Information Control: FCC Comcast Ruling and World War III

Information ControlInformation control will be at the heart of the next major war waged between nations. None of us yet knows if the battlefield will be virtual or actual, but it’s liable to be both. From this point forward, every business person (and individual) must understand the discipline of CIA, Controlling Information Assets. That’s where the profits are, and that’s where their battles will be fought.

Take Tuesday’s decision by the U.S. Court of Appeals, as summarized here by the New York Times (emphasis mine):

A federal appeals court ruled on Tuesday that regulators [Sileo Note: the FCC] had limited power over Web traffic under current law. The decision will allow Internet service companies to block or slow specific sites and charge video sites like YouTube to deliver their content faster to users.

So, for example, if Comcast completes its takeover of NBC, it would have the right to increase the broadcast speed of NBC-owned programs over the web while decreasing the speed of television programs provided by competing networks. Suddenly, American Idol is less attractive to watch because of frustrating download bottlenecks that make FOX’s show inferior to NBC’s The Biggest Loser. And that is how the average viewer becomes the biggest loser. All because Comcast has been given a higher degree of information control.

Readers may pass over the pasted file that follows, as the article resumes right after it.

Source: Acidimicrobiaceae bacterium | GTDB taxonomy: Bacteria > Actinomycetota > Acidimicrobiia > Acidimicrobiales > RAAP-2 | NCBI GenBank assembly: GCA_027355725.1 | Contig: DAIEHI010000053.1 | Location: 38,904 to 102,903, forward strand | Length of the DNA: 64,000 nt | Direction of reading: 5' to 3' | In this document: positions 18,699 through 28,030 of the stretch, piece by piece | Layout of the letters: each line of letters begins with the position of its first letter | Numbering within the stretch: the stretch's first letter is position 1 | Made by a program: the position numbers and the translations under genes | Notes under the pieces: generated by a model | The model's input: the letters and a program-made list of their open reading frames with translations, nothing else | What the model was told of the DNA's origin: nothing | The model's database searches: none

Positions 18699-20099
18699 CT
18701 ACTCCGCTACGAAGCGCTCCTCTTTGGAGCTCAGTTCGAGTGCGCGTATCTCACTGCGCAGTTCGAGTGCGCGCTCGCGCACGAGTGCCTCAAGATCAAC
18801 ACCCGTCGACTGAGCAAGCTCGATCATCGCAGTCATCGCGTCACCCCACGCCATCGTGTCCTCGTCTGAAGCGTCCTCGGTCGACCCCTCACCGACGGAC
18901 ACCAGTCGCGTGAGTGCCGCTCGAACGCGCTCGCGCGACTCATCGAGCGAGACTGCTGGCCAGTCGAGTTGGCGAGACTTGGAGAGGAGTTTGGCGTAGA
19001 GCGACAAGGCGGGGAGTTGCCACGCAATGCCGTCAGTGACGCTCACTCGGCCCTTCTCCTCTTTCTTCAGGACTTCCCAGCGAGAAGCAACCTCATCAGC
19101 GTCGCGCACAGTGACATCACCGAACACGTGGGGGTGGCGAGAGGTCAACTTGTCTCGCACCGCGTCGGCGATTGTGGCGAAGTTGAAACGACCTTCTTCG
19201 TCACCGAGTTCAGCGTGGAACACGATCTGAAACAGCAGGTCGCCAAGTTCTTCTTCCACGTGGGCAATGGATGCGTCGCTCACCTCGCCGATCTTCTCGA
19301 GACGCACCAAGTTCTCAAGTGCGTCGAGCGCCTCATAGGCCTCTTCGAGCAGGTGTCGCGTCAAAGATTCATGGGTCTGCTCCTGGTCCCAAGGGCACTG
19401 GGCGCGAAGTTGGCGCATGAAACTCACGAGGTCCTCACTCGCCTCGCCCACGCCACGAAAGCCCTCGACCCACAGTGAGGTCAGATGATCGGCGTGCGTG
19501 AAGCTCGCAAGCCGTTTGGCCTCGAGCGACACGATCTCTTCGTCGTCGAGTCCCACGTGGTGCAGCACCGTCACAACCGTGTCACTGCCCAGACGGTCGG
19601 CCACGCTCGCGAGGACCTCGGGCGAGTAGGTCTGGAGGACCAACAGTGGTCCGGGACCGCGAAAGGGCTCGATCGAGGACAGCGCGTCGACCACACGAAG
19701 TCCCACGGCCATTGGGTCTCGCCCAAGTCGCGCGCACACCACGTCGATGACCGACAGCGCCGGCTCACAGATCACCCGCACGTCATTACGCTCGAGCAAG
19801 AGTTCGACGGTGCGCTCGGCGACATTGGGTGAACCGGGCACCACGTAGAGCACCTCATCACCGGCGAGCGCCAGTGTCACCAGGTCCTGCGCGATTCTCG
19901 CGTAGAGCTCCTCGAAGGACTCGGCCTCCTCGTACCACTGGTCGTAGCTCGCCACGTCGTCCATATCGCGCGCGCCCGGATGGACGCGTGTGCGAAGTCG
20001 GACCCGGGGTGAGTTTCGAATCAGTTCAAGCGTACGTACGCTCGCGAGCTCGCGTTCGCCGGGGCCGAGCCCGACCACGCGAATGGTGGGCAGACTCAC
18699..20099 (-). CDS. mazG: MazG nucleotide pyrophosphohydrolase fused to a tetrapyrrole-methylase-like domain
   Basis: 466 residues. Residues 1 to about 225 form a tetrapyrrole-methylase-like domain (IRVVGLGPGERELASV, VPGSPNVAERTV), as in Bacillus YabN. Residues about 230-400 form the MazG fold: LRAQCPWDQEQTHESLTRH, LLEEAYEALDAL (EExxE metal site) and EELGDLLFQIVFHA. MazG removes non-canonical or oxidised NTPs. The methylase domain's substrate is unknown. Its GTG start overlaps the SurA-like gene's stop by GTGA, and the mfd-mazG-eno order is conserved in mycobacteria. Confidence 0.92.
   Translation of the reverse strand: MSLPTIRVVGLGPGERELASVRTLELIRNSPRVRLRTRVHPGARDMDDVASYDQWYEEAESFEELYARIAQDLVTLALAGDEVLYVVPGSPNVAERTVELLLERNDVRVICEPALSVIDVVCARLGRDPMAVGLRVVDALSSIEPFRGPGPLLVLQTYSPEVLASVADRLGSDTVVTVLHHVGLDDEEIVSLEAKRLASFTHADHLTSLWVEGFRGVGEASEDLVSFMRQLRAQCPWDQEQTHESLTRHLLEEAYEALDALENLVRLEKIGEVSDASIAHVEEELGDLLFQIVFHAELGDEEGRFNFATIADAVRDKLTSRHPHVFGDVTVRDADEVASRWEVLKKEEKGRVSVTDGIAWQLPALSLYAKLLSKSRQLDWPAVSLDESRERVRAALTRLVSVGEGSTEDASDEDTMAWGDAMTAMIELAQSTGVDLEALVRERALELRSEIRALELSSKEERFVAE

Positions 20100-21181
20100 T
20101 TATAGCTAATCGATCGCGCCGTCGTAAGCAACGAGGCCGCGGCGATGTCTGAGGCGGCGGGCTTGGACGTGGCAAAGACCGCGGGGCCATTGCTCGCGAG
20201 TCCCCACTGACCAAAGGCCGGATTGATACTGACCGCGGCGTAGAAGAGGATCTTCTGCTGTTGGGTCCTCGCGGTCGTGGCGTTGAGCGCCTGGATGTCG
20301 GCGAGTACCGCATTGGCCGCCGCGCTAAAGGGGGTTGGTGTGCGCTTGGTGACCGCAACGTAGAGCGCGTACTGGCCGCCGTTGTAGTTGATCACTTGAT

It would be similar to your phone company being able to restrict all calls from states that didn’t offer its services.

Now, apply this seemingly trivial but precedent-setting decision to the political sphere. China, flexing its information control muscle, says that it won’t do business with Google unless Google agrees to filter out references to Tienanmen Square and Democracy (among other topics) on its Google China search engine. In a creepy reincarnation of George Orwell’s Big Brother, China wants to control the flow of information so that it can influence public opinion in any way it likes. Google, on the other hand, by pulling out of China, is firing their own salvo at who controls the information. So in steps Microsoft and it’s Google rival, Bing, to pick up the competitive slack. It turns out that Microsoft doesn’t mind filtering out some results, as this is what a search engine is meant to do – filter results. Information control.

Or look at the story run by NPR today, Cyberattack: U.S. Unready For Future Face Of War:

The bloody little conflict between Russia and Georgia in August 2008 lasted just nine days, but it marked a turning point in the history of warfare. For the first time ever, the shooting was accompanied by a cyberattack.

In the opening hours of battle, unidentified hackers shut down Georgian government, media and banking Web sites. Georgian President Mikhail Saakashvili insisted that Russia was responsible for the cyberattack, and U.S. officials subsequently said he was probably right.

The timing was propitious. Just as Russian ground troops were engaging Georgian forces in combat, the Georgian government was forced to deal with malfunctioning computer systems. U.S. intelligence analysts were convinced that the actions were carefully coordinated.

These aren’t doomsday predictions. They are a new arsenal of weapons put to play on a poorly-understood battlefield that bridges the virtual and the actual. What are you doing to prepare your organization to Control Information Assets?

John Sileo speaks on information control, identity theft prevention and data breach avoidance. His clients include the Department of Defense, Pfizer and the FDIC. To learn more, contact him directly on 800.258.8076.